In another document a man seems to be desperately pleading for his business associate to send through some urgently needed funds. “I ask you, by bread and salt, that you send as soon as possible the 26 denarii in Victoriati [older coins with higher silver content] and the 10 denarii of [the man] Paterio.” The total amount was the Roman equivalent of around £3500 – and the need for it seems to have warranted a plea from the heart (“by bread and salt”, probably meaning metaphorically “in the name of our friendship”).
Other manuscripts are about freight transport and trade. One describes how a man called Taurus lost his draft animals – presumably oxen or horses.
“Taurus to Macrinus, [my] dearest Lord, greetings. [I hope you are] in good health.” “Catarrius” took my “beasts of burden away – investments that I cannot replace for [the next] three months.”
Another document is historically very significant because the information in it suggests that Queen Boudica’s revolt probably took place a year earlier (60 AD) than that stated by the Roman historian Tacitus. That’s because the information implies that London, which had been destroyed by Boudica, was up and running again as a city by October, 62 AD.
“I, Marcus Rennius Venustus [have written and say that] I have contracted with Gaius Valerius Proculus that he bring from Verulamium [to London] by the Ides of November, 20 loads of provisions at a transport charge of one quarter denarius for each”
Virtually all the early Londoners and other British-based Romans mentioned in the newly studied documents are individuals who were previously unknown to history.
One particularly interesting exception is an important Gallo-Germanic nobleman called Classicus who, it now seems, was posted to Britain (probably in 61 AD) to reinforce the Roman military presence immediately after Boudicca’s revolt – but who subsequently helped stage an anti-Roman uprising of his own – centred on and around the lower Rhine region in 69-70 AD.
One of the London Roman manuscripts refers to him as the “prefect [lieutenant colonel] of the Sixth Cohort [battalion] of Nervians” – a Gallo-Germanic tribe from what is now Belgium.
Significantly, Classicus (himself a member of a Gallo-Germanic tribe called the Treveri – from around Trier in modern Germany) was almost certainly related to the new Roman Imperial procurator of Britain, Julius Classicianus – and his appointment as prefect of the sixth cohort in Britain may therefore have been due to Classicianus’ influence.
Mention is also made of individuals from across the Roman Empire as well as many Celtic Britons who were obviously doing well in the thriving young city.
All the ancient documents – written between 43 AD and around 80 AD – were originally unearthed during a Museum of London Archaeology (MOLA) excavation (funded by the international financial news organisation, Bloomberg) in 2013 and 2014 – but, at that stage, they were mostly illegible.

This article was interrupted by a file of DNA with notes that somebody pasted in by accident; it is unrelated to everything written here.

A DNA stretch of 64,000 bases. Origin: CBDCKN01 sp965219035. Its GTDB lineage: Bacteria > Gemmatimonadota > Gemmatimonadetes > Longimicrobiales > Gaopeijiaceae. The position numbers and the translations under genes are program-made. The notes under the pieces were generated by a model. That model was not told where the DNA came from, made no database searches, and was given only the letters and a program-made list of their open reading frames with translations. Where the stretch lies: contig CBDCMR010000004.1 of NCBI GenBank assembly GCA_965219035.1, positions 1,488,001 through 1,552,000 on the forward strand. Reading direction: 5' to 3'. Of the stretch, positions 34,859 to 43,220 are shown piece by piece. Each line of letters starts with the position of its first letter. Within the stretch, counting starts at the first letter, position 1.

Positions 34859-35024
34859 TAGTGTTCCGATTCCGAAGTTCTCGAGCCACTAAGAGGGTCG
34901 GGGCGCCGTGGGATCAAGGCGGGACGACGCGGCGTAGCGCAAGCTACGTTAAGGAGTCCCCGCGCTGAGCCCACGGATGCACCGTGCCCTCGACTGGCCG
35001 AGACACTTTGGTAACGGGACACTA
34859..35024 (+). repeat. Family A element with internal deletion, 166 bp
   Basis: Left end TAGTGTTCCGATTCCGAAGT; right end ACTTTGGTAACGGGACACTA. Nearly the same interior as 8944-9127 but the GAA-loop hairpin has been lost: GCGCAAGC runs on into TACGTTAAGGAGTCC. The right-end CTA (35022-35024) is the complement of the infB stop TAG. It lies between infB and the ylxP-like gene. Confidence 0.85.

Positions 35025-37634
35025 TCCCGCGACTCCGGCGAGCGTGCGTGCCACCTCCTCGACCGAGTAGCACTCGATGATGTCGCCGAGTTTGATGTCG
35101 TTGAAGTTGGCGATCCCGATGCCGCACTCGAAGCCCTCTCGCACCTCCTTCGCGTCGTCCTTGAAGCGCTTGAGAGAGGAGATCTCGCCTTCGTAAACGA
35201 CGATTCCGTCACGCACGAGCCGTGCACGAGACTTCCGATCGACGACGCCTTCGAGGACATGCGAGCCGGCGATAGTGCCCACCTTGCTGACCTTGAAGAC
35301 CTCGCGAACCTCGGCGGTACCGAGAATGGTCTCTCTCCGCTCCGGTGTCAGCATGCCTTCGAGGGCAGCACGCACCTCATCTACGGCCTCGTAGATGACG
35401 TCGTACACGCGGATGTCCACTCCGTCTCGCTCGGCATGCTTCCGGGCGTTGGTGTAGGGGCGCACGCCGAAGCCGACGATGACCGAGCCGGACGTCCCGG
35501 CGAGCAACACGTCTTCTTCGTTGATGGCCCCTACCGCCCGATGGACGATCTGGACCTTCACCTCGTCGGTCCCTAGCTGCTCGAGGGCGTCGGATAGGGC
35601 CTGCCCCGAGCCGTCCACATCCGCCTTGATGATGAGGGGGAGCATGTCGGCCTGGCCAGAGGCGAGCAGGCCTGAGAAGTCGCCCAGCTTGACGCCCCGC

But detailed decipherment, transcription and translation work and other research over the past two years has finally succeeded in unravelling what these first Londoners were writing almost two millennia ago
The decipherment has not been an easy task. Originally most of the wooden writing tablets were covered with blackened beeswax, with text inscribed into the wax with metal styluses. Although the wax hasn’t survived, the writing occasionally went through the wax to inadvertently mark the wood. As tablets were reused, in some cases several layers of text built up on the tablets, making them particularly challenging to decode.
One of Britain’s top classicists and cursive Latin experts, Dr Roger Tomlin of Wolfson College, Oxford, deciphered and interpreted the tablets – often using specially lit photography and microscopic analysis.
“The Bloomberg writing tablets are very important for the early history of Roman Britain, and London in particular,” he said.
Once excavated, the fragile tablets were kept in water before MOLA conservators carefully cleaned them and, using a waxy substance, PEG, which replaced some of the water content, treated them before they were freeze-dried.
Over 700 artefacts from the Bloomberg site excavation will be displayed in a public exhibition space that will sit within the new Bloomberg building, including the earliest-dated writing tablet from Britain. The permanent exhibition will also feature London’s Roman temple of Mithras and will open in autumn, 2017.
For more on how London developed over the last 2,000 years, check out the video below.